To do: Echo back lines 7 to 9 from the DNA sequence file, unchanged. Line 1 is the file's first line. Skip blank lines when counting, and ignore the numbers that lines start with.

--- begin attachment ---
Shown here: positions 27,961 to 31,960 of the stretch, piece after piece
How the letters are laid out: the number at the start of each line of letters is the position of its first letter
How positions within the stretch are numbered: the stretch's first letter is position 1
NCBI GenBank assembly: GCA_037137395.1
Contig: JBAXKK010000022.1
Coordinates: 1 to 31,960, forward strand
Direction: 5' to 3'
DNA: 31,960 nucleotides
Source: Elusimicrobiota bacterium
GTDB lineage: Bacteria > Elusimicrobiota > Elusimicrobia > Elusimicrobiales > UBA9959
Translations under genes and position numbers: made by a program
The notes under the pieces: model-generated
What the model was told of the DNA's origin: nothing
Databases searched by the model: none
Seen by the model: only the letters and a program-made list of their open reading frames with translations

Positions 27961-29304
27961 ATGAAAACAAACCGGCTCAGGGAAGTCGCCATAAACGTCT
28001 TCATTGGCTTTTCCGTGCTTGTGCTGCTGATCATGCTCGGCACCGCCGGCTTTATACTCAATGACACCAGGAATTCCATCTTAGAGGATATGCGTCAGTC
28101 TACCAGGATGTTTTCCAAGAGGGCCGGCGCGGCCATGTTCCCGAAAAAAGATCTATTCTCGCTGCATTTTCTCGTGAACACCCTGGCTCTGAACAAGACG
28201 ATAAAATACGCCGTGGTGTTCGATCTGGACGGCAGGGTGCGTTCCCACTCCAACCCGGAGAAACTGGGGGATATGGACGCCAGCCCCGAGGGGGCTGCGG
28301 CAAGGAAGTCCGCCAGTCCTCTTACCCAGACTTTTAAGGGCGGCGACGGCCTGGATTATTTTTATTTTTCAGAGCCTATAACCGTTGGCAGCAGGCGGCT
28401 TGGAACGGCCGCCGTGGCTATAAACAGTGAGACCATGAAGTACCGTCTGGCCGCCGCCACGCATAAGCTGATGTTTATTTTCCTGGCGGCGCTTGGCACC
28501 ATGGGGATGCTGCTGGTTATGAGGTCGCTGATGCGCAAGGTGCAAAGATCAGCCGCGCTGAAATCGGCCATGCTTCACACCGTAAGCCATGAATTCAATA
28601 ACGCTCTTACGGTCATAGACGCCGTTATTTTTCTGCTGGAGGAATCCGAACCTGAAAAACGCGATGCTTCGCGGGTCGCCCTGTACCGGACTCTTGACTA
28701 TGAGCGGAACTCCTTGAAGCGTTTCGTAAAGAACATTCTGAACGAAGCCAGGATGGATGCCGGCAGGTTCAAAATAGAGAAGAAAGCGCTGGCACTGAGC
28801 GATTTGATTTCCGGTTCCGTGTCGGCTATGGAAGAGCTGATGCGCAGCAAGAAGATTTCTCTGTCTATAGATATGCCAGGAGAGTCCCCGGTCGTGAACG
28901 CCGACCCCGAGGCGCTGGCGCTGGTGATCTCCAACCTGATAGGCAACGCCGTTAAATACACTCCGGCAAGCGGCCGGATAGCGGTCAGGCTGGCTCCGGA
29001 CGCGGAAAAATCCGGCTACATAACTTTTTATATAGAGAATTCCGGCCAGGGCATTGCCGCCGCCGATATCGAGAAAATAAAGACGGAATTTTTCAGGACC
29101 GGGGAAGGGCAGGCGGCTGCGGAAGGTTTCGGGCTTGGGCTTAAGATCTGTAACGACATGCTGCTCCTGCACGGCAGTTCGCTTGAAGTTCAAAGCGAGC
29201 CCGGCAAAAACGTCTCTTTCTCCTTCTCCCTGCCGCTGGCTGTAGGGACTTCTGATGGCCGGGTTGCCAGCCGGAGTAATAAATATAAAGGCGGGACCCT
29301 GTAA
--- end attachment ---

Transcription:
Direction: 5' to 3'
DNA: 31,960 nucleotides
Source: Elusimicrobiota bacterium